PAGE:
The Commission ruled in 2004 that Microsoft must provide interconnection information letting rival server companies operate as smoothly with Microsoft Windows desktop machines as Microsoft's own server software.
The deal signed in the United States by the non-profit Protocol Freedom Information Foundation was focused on helping Samba, a non-profit maker of free, open source server software.
"The agreement allows us to keep Samba up to date with recent changes in Microsoft Windows, and also helps other Free Software projects that need to interoperate with Windows," said Andrew Tridgell, creator of Samba.
The software involved is used for small groups in offices to sign-on to the system and to print documents and is known as "work group server software."
The Commission found in 2004 that Microsoft had refused to provide needed interconnect information -- called protocols -- so that Microsoft Windows desktops and servers made by its rivals would work together.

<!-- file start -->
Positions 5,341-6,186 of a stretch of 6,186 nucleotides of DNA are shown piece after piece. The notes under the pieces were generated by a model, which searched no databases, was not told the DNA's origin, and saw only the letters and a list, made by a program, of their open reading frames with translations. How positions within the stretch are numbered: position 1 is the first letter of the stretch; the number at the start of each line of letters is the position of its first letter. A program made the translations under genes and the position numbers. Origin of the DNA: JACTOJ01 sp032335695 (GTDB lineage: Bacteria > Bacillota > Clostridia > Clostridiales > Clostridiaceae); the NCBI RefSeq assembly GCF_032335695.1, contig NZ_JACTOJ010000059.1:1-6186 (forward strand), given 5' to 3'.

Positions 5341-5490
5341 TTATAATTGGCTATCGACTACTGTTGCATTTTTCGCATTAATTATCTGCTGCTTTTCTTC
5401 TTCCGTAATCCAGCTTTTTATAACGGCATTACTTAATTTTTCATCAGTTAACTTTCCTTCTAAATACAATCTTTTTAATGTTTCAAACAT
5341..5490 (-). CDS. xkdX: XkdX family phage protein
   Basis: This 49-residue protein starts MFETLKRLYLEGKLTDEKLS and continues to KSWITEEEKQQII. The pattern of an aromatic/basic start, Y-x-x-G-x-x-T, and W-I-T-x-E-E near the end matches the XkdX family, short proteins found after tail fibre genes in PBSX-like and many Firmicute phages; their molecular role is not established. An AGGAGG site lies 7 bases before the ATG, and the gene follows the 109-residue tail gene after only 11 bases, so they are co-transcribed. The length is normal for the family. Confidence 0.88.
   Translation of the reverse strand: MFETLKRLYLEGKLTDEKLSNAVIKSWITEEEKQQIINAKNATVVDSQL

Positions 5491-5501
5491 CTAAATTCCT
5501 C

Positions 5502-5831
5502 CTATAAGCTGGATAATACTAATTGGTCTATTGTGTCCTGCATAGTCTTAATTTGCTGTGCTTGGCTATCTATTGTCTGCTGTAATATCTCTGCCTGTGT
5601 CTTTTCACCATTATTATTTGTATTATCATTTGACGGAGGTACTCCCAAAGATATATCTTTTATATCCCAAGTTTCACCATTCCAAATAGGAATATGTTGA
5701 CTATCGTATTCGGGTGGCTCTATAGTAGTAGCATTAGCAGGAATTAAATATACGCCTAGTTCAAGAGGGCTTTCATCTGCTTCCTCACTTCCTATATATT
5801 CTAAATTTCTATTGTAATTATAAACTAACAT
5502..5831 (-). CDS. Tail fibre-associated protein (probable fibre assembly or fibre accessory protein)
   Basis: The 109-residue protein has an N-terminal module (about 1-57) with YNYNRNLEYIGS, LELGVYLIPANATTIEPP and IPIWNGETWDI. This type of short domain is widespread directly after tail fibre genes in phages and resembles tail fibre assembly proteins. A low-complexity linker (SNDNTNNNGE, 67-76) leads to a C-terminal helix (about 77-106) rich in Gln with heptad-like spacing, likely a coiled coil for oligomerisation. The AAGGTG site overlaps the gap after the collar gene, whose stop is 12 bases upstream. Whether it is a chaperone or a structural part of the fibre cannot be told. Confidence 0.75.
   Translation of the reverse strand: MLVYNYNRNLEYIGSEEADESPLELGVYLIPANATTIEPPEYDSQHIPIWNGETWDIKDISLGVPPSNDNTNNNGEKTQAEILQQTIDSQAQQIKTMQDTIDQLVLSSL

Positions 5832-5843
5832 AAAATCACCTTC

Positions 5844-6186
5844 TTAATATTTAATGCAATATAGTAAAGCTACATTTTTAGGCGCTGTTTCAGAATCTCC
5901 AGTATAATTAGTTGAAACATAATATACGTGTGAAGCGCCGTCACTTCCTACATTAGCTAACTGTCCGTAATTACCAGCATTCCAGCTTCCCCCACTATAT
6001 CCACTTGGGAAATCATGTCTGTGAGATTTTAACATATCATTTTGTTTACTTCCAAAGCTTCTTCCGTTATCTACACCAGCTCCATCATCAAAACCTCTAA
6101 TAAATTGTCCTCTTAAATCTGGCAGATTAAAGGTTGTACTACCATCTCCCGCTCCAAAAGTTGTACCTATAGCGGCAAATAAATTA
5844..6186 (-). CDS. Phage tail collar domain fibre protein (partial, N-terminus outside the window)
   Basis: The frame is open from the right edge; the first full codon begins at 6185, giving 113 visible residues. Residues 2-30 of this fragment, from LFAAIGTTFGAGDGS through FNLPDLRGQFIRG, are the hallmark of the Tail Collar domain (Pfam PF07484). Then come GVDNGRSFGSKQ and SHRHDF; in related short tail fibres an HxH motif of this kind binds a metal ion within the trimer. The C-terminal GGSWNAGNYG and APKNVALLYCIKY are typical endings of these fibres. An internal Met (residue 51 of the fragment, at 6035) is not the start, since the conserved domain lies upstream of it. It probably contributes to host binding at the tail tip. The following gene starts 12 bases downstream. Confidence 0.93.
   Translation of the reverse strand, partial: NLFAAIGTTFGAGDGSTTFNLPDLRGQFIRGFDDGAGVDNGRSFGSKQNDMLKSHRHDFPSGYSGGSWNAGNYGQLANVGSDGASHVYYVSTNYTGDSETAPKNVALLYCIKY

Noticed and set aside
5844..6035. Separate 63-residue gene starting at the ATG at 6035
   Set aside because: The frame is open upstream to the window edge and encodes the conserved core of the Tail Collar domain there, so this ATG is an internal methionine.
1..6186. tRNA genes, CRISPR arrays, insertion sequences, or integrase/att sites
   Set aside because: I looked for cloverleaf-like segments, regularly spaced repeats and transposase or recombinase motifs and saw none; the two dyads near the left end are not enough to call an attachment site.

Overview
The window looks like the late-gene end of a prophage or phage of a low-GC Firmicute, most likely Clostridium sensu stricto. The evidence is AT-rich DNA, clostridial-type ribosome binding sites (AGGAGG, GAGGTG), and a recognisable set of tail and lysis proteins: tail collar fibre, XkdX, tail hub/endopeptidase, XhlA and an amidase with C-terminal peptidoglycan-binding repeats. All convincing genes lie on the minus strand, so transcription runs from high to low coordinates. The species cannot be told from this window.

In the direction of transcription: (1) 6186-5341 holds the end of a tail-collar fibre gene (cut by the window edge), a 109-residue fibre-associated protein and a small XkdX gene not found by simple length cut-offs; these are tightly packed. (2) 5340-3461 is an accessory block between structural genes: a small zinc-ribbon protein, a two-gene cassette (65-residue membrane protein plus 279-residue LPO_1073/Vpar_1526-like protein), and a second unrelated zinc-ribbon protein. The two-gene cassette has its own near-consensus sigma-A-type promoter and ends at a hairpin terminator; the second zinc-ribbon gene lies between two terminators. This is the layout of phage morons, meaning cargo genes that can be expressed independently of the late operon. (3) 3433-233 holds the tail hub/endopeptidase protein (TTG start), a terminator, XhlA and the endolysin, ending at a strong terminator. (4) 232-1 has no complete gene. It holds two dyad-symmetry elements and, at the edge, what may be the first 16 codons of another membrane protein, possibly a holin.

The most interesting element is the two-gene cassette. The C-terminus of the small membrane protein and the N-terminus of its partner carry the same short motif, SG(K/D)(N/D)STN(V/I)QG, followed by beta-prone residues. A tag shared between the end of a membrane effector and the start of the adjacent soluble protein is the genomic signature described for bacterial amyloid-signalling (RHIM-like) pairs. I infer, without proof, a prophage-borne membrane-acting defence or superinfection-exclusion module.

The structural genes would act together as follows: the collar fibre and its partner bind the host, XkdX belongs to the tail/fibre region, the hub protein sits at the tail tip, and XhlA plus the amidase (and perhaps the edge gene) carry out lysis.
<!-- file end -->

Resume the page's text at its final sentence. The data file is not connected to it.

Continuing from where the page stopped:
Microsoft's anti-competitive actions allowed its share of the server market to skyrocket, and the market share of rival commercial server companies wilted. They essentially left the market.
Microsoft had resisted complying with the ruling until the European Union's second highest court backed the decision in September. As Samba is not commercial and could not be forced out of the marketplace it was still standing and able to benefit from the ruling.
The foundation paid Microsoft 10,000 euros and will get the documentation it needs for all workgroup server protocols. Samba must keep the information secret, but it can and will reveal source codes to carry out the protocols.
Microsoft also has to tell the open source foundation any patents it holds and it must keep them up to date on changes.